During the Reformation, the advance of the Muslim religion was very much “in the news.” The advancing Turkish Ottoman Empire, which reached its height in the early to mid-sixteenth century, posed an unnerving political and military threat to European Christendom. Even though the armies of Europe turned back the Turks at the gates of Vienna in 1529, the fact that the forces of Islam had made it that far left Christian Europe “severely rattled” for decades to come. Thus, while primarily doing battle with the Roman Catholic Church, the Reformers also gave occasional attention to Islam. In addition to explaining the nature of Islam, the Reformers pondered what lessons God wanted the church to draw from the advance of “the Turks” (synonymous then with “Muslims”) upon an outwardly Christian people.
As we’ve just recognized the five-hundredth anniversary of the Reformation, we find ourselves troubled by these same questions. It seems timely to ask, how did the Reformers view Islam?
The Nature of Islam
The Reformers did not consider Islam “one of the world’s great religions” or “one of the three Abrahamic faiths.” Rather, they predominantly thought of Muhammad’s teachings as a heretical deviation from Christianity.
The word heresy comes from the Greek meaning “to pick, to choose,” and as such, a Christian heresy does not receive the Christian faith as a whole but rather selects certain elements at the expense of others. What’s left is something that has been extracted from Christianity but is no longer Christianity. Two of the most well-known heresies in church history are Arianism (a heresy that denies the eternal Trinity) and Pelagianism (a heresy that denies original sin and teaches salvation by works). The church’s struggle against heresy has been perennial.
Arising in the seventh century in a region once influenced by Christianity, Islam purports to retain the original revelation of God given in the Old and New Testaments (though Islam claims that the Bible possessed by Christianity is corrupted). It also retains the confession of monotheism and a belief in the immortality of the soul. It rejects, however, several critical elements of Christianity, chiefly the doctrines of the Trinity and of the incarnation. In other words, it picks and chooses from among Christian beliefs, as heresies do.
Accordingly, writing less than a century after the founding of Islam, the great Christian theologian (and native of Syria) John of Damascus categorized Islam as one among many heresies. In his book Concerning Heresy, John gave his most extended attention to Islam, writing of Muhammad that “this man, after having chanced upon the Old and New Testament and likewise, it seems, having conversed with an Arian (heretical) monk, devised his own heresy.” John then highlights numerous points of concern, including that (a) the revelation Muhammad claimed to receive was received without witnesses; (b) Muslims allow men to take more than one wife (up to four); and (c) they allow men to divorce their wives easily.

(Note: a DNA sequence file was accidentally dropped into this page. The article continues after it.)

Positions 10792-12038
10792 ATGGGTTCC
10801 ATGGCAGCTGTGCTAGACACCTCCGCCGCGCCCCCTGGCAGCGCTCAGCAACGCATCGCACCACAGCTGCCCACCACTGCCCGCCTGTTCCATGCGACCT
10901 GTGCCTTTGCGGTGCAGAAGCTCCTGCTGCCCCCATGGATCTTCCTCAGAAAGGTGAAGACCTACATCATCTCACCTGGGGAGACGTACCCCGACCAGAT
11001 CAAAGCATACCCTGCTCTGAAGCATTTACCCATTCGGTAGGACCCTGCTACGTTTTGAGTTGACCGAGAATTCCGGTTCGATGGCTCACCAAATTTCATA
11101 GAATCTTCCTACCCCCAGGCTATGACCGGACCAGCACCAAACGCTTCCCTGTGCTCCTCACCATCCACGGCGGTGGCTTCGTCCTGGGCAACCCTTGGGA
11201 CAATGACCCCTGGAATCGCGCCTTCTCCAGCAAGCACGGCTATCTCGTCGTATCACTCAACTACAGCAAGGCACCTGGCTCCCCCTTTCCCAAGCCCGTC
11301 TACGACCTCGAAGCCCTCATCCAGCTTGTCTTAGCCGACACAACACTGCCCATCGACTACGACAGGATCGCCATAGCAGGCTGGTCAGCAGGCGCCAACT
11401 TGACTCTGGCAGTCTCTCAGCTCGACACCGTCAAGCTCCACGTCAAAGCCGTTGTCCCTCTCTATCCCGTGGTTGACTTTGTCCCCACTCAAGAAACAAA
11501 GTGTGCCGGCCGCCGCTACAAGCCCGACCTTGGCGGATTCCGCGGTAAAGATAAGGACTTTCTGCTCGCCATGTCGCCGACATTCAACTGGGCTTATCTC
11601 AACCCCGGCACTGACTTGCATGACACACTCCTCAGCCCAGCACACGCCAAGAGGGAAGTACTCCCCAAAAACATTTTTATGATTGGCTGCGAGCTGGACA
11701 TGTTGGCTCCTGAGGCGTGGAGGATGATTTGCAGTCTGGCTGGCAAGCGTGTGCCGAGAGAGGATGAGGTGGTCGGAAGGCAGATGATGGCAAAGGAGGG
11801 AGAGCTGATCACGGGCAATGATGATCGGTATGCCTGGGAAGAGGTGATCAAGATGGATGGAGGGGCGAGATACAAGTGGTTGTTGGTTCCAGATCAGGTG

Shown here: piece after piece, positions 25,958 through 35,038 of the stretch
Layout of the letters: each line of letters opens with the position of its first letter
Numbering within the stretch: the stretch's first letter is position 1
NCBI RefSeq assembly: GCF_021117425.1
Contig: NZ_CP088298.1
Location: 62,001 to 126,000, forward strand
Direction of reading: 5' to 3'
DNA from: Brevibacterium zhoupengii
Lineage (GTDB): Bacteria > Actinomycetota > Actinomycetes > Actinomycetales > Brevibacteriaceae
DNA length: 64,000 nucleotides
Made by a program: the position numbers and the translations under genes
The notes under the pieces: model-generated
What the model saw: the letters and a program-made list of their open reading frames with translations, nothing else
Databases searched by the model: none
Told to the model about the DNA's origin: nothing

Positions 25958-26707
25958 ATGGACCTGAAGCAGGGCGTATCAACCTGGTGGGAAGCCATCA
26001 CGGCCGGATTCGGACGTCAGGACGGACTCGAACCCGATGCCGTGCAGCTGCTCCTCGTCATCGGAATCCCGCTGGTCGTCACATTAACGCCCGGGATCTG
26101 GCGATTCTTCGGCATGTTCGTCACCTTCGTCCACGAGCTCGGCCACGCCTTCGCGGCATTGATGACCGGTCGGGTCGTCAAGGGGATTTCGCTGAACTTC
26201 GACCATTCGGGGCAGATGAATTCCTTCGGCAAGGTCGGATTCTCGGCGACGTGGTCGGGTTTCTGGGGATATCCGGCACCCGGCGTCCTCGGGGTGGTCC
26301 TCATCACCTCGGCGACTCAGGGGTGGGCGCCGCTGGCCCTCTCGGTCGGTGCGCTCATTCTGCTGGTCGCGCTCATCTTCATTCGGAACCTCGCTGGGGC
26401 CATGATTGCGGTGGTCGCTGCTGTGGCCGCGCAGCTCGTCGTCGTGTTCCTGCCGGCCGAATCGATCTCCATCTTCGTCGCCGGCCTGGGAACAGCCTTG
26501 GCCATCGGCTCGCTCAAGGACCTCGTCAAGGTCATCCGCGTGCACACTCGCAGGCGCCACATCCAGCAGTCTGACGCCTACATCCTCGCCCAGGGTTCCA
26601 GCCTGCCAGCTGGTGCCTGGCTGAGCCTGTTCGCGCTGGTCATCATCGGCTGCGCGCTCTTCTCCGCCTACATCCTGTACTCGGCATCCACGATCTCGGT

In the twelfth century, Peter the Venerable (1092–1156) devoted himself to studying Islam in its original sources, even commissioning a complete translation of Islam’s sacred writings into elegant Latin. Peter then wrote about Islam and maintained that it was a Christian heresy, one that went so far afield as to approach paganism.
As we come to the Reformers in the sixteenth century, we encounter Heinrich Bullinger (1504–1575), Huldrych Zwingli’s successor in Zurich, who studied and wrote more extensively about Islam than any other Reformer. Bullinger also viewed Islam as a heresy composed of several heresies—the denial of the Trinity, the denial of Christ’s atoning work as mediator, and the affirmation that human beings can be saved by works, which he connected to the heresy of Pelagianism. Bullinger understood the claim that Muhammad was God’s prophet as fulfilling what Jesus taught in John 5:43: “I have come in my Father’s name, and you do not receive me. If another comes in his own name, you will receive him.”
And what of our celebrated forebear John Calvin? In his commentary on 2 Thessalonians, written in 1550, Calvin briefly references “the Turks” when commenting on 2 Thessalonians 2:3. Describing Islam as a “defection” that has “spread more widely,” Calvin understands Muhammad’s work as that of “turn[ing] his followers, the Turks, from Christ.” Consequently, Calvin says that Islam “in its violence tore away about half of the Church.”
In describing its effects, Calvin also diagnoses the root theological error of Islam. Ever the champion of sola Scriptura, Calvin lays the blame at the feet of their faulty doctrine of Scripture. For though they ostensibly hold to revelation given in the Old and New Testaments, Muslims recognize additional revelation (in much the same way that Mormons do today), and thus they “keep not themselves fast enclosed within the bounds of Holy Scripture!”
In summary, the Reformers broadly viewed Islam as a Christian heresy that, having selected some elements of Christianity and rejected others, took root and spread in areas where true Christianity had been eclipsed by substantial degeneration in faith and life. What lessons, then, did the Reformers draw for the church in their day?